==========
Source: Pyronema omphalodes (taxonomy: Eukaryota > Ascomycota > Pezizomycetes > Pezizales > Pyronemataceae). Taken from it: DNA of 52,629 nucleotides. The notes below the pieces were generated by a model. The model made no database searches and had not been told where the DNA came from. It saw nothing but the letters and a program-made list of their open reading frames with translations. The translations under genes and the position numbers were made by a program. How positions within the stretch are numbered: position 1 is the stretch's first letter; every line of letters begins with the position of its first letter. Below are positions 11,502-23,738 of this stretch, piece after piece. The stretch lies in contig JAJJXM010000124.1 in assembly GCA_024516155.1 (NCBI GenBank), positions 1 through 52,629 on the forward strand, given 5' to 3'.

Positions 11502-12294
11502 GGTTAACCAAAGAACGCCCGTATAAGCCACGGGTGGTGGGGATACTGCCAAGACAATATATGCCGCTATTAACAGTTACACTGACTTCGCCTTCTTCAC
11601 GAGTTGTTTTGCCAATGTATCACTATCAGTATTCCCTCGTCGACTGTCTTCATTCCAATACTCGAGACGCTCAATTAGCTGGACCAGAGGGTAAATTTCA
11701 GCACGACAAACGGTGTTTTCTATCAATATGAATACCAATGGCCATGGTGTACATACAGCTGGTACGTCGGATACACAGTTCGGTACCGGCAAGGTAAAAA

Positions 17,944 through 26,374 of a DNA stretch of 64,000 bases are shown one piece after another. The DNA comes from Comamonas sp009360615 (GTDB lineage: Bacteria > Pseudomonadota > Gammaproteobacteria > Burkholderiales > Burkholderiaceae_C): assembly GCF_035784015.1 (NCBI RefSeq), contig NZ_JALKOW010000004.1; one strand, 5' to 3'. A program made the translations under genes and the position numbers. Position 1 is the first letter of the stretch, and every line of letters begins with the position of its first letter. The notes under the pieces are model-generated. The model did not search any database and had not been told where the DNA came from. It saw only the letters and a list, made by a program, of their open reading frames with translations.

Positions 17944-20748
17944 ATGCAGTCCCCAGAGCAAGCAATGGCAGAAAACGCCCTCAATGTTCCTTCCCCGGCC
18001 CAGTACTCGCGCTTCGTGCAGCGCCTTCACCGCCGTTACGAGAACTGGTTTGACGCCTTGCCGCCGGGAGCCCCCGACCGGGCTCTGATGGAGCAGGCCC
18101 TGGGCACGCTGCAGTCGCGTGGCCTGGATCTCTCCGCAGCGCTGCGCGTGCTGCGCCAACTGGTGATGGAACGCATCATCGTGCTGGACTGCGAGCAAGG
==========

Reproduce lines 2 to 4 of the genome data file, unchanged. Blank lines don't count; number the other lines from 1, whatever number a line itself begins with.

Positions 11502-12294
11502 GGTTAACCAAAGAACGCCCGTATAAGCCACGGGTGGTGGGGATACTGCCAAGACAATATATGCCGCTATTAACAGTTACACTGACTTCGCCTTCTTCAC
11601 GAGTTGTTTTGCCAATGTATCACTATCAGTATTCCCTCGTCGACTGTCTTCATTCCAATACTCGAGACGCTCAATTAGCTGGACCAGAGGGTAAATTTCA